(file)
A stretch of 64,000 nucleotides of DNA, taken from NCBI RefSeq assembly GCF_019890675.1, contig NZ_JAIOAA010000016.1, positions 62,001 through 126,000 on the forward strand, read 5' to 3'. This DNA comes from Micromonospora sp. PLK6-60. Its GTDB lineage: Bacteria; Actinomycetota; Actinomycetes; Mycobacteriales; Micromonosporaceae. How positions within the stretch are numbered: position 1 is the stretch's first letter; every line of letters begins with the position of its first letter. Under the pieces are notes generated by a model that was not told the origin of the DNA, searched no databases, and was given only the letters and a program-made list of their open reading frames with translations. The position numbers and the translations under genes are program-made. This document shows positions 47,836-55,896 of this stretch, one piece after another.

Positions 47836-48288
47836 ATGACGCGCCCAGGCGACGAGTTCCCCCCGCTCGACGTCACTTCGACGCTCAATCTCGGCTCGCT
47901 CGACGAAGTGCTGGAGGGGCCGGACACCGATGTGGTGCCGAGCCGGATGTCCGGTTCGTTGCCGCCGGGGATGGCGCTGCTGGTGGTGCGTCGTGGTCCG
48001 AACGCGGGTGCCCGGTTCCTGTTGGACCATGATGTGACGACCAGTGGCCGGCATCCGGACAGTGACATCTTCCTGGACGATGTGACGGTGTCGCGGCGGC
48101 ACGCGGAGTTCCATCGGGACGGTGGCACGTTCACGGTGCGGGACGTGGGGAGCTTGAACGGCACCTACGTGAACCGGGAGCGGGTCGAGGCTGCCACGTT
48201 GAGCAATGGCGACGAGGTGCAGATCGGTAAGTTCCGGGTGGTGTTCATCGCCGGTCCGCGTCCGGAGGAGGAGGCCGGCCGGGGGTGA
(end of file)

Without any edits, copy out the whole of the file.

A stretch of 64,000 nucleotides of DNA, taken from NCBI RefSeq assembly GCF_019890675.1, contig NZ_JAIOAA010000016.1, positions 62,001 through 126,000 on the forward strand, read 5' to 3'. This DNA comes from Micromonospora sp. PLK6-60. Its GTDB lineage: Bacteria; Actinomycetota; Actinomycetes; Mycobacteriales; Micromonosporaceae. How positions within the stretch are numbered: position 1 is the stretch's first letter; every line of letters begins with the position of its first letter. Under the pieces are notes generated by a model that was not told the origin of the DNA, searched no databases, and was given only the letters and a program-made list of their open reading frames with translations. The position numbers and the translations under genes are program-made. This document shows positions 47,836-55,896 of this stretch, one piece after another.

Positions 47836-48288
47836 ATGACGCGCCCAGGCGACGAGTTCCCCCCGCTCGACGTCACTTCGACGCTCAATCTCGGCTCGCT
47901 CGACGAAGTGCTGGAGGGGCCGGACACCGATGTGGTGCCGAGCCGGATGTCCGGTTCGTTGCCGCCGGGGATGGCGCTGCTGGTGGTGCGTCGTGGTCCG
48001 AACGCGGGTGCCCGGTTCCTGTTGGACCATGATGTGACGACCAGTGGCCGGCATCCGGACAGTGACATCTTCCTGGACGATGTGACGGTGTCGCGGCGGC
48101 ACGCGGAGTTCCATCGGGACGGTGGCACGTTCACGGTGCGGGACGTGGGGAGCTTGAACGGCACCTACGTGAACCGGGAGCGGGTCGAGGCTGCCACGTT
48201 GAGCAATGGCGACGAGGTGCAGATCGGTAAGTTCCGGGTGGTGTTCATCGCCGGTCCGCGTCCGGAGGAGGAGGCCGGCCGGGGGTGA